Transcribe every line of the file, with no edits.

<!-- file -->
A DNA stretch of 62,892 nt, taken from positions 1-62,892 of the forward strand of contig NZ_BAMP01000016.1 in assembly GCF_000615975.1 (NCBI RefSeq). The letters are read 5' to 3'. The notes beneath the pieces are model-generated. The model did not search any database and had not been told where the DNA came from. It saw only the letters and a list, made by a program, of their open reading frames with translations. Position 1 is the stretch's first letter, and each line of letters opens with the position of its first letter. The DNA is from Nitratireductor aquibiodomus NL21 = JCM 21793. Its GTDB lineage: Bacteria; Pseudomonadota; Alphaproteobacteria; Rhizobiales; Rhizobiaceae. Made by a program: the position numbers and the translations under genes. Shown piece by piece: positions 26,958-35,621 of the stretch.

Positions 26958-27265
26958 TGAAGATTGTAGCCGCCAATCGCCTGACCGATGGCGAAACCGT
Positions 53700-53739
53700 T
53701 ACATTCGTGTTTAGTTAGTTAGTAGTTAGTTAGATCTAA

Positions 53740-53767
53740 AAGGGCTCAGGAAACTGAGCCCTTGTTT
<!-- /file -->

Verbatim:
A DNA stretch of 62,892 nt, taken from positions 1-62,892 of the forward strand of contig NZ_BAMP01000016.1 in assembly GCF_000615975.1 (NCBI RefSeq). The letters are read 5' to 3'. The notes beneath the pieces are model-generated. The model did not search any database and had not been told where the DNA came from. It saw only the letters and a list, made by a program, of their open reading frames with translations. Position 1 is the stretch's first letter, and each line of letters opens with the position of its first letter. The DNA is from Nitratireductor aquibiodomus NL21 = JCM 21793. Its GTDB lineage: Bacteria; Pseudomonadota; Alphaproteobacteria; Rhizobiales; Rhizobiaceae. Made by a program: the position numbers and the translations under genes. Shown piece by piece: positions 26,958-35,621 of the stretch.

Positions 26958-27265
26958 TGAAGATTGTAGCCGCCAATCGCCTGACCGATGGCGAAACCGT
Positions 53700-53739
53700 T
53701 ACATTCGTGTTTAGTTAGTTAGTAGTTAGTTAGATCTAA

Positions 53740-53767
53740 AAGGGCTCAGGAAACTGAGCCCTTGTTT